Two factors make value an especially challenging word in modern English. One is that, during periods of social crisis or upheaval, ‘values’ tend to be vigorously asserted (and attacks made on the presumed values of others). The other is that disagreements over value are exacerbated by accentuated contrast between ‘relativity of values’ (e.g. in perceptions of postmodernism), claims to authority based on so-called ‘traditional values’ (e.g. in religion), and unresolved arguments over value freedom (e.g. relation to science). Difficulties with value inevitably run beyond the word itself into its tangled relations with questions of objectivity and subjectivity, intrinsic and extrinsic worth, and authority of interpretation. What makes value both distinctive and confusing, however, is the set of connections, as well as slippage, that the word facilitates between radically different kinds of social thinking.
The noun value comes into English from OF value (13c), the feminine past participle of valoir, ‘to be of worth’ (cf. L. valere. and med.L. valua ). In a variety of spellings, value is illustrated in OED from early 14c. The noun starts off in English close to what we now think of as adjectival ‘valued’. The verb form value, meaning to estimate or appraise as being worth a specified sum or amount, is attested from roughly a century later; and adjective valuable, which indicates a condition of having material or monetary value or being useful, is reported from early 17c.
Across these related forms are found a cluster of senses. Principally there is the sense of an amount of some commodity which is considered an equivalent for something else, or a fair or adequate return. Typically the standard of estimation or exchange applied is that of material or monetary worth. This ‘amount’, or ‘equivalent material worth’ sense in the noun is accompanied by the sense conveyed by the verb of a process of assigning worth: a practice of evaluation. To ‘value’ is to set an estimate of worth on something, to judge it at a specified rate, or more generally to set store by it or rate it highly.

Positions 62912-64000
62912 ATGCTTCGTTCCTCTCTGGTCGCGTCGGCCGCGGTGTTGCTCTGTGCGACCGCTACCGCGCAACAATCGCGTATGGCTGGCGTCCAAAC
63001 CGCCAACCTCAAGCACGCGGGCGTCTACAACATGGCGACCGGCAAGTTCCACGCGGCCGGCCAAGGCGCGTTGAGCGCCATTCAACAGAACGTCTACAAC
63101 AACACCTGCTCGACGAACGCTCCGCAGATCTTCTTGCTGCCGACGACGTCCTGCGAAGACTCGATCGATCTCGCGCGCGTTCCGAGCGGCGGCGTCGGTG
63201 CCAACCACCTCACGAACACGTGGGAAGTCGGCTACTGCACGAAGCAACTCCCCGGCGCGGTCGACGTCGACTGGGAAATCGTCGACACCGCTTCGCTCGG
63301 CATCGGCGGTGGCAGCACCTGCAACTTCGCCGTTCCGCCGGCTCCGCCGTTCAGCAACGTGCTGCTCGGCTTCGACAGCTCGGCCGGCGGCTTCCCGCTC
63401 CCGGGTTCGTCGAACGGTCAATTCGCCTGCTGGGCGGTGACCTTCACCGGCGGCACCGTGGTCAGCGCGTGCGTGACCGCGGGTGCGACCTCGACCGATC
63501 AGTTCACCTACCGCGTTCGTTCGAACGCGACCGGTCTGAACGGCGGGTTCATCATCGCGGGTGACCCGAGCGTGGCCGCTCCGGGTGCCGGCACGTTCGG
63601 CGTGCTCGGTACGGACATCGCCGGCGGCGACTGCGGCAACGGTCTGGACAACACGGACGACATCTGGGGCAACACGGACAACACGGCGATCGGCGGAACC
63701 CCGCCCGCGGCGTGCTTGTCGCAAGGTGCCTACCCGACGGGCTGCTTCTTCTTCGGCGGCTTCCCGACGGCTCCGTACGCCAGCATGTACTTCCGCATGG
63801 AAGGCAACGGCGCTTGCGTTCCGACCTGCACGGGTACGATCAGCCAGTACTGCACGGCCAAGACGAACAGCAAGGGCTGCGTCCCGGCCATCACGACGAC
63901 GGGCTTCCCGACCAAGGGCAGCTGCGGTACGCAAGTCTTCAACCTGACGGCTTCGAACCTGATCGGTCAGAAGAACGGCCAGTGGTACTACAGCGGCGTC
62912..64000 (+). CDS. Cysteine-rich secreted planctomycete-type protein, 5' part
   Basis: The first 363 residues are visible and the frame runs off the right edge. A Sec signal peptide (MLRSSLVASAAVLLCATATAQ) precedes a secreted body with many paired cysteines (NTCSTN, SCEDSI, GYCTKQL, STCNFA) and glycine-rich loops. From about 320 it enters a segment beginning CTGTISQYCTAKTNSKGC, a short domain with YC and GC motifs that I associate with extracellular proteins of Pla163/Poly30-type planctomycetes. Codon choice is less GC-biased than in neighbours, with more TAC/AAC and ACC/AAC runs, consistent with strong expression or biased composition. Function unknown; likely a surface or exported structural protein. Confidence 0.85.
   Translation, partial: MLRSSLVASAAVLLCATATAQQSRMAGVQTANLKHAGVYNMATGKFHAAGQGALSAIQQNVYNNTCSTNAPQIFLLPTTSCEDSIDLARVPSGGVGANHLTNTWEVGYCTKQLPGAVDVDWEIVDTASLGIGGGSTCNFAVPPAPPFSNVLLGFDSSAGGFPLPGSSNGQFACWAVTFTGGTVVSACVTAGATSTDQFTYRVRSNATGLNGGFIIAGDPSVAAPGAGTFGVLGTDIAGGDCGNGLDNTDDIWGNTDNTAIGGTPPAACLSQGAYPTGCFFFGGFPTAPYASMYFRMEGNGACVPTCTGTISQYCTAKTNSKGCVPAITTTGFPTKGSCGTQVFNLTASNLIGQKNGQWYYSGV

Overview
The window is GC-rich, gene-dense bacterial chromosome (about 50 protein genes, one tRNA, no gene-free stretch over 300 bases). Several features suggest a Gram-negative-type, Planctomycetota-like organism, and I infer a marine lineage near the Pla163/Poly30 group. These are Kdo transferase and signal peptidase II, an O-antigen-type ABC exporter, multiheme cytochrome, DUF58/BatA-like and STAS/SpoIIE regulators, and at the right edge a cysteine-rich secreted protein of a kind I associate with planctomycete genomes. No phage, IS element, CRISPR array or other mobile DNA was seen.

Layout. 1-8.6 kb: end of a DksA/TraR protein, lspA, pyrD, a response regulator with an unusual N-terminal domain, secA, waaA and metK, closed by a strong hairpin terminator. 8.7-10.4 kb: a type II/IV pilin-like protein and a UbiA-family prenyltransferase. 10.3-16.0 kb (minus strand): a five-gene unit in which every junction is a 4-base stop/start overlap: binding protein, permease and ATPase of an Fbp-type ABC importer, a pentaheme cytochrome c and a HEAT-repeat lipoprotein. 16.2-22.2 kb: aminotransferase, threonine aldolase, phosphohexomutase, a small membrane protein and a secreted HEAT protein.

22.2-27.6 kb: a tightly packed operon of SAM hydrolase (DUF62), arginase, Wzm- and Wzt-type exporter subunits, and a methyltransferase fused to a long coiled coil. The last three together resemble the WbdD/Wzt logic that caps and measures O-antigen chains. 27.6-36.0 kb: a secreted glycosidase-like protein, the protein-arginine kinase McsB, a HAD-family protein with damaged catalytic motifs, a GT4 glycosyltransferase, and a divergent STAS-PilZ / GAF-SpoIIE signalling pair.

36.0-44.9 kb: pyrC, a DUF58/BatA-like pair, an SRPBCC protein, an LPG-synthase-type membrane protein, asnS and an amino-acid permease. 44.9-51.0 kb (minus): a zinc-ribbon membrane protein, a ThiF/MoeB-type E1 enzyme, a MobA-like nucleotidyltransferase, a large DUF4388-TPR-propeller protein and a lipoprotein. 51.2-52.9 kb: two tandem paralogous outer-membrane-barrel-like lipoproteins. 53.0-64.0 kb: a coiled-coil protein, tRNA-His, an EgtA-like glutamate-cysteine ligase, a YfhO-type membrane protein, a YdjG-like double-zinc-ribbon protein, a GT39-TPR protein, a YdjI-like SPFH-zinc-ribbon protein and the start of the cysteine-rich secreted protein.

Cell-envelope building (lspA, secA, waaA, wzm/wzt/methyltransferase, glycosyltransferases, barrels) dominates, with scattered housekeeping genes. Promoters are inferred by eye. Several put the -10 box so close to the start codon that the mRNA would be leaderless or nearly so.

Historical developments from this cluster of early senses are shaped by a transfer of meaning that takes place from a reified process involving judgement or relation (‘x is worth or equivalent to y’) to designation of the object of such a judgement: the thing worth having.
One line of development in value extends the relation or calculation of equivalence between respective fields. Translation between two currencies is variable, hence the need for estimation; it is also implicitly negotiable, if only because some statement of relation is necessary. This sense of ‘worth within a formal system of some kind’ has affinities with the mathematical sense of value, as a figure or number representing a precise amount (e.g. ‘the value of the root’ or ‘the values of these angles’). Use of this kind states ‘value’ but typically serves to calculate transformations of value or analyse the place of a given value in a series or pattern. Formal characterisation of value also extends to ranking cards and chess pieces according to conventions of games they are used in, and to music, where value signifies relative duration of a note. In early 20c, the same schema of equivalence within a formal system was proposed as explanation of how value varies in money, in George Simmel’s Philosophy of Money; it also serves as a basis for linguistic value, as functional identity dependent on differentiation within an overall system, in Saussure’s characterisation of language.
The other line of development in value focuses on the object of worth rather than on the process of estimation. It designates something as being valuable on account of its relative status according to some real or supposed usefulness, importance, or other criterion of esteem. The distance between this sense and the other sense can be seen in the number of arguments associated with value: from three-argument ‘we value x at y’ or ‘we value x as y’ (a subjective attribution of value), through two-argument ‘we value x’ (i.e. with relation left implicit), to ‘x is a value’ or x is ‘valuable’ in the sense that it could be, has been or might be judged to be of worth, or is inherently or intrinsically of worth.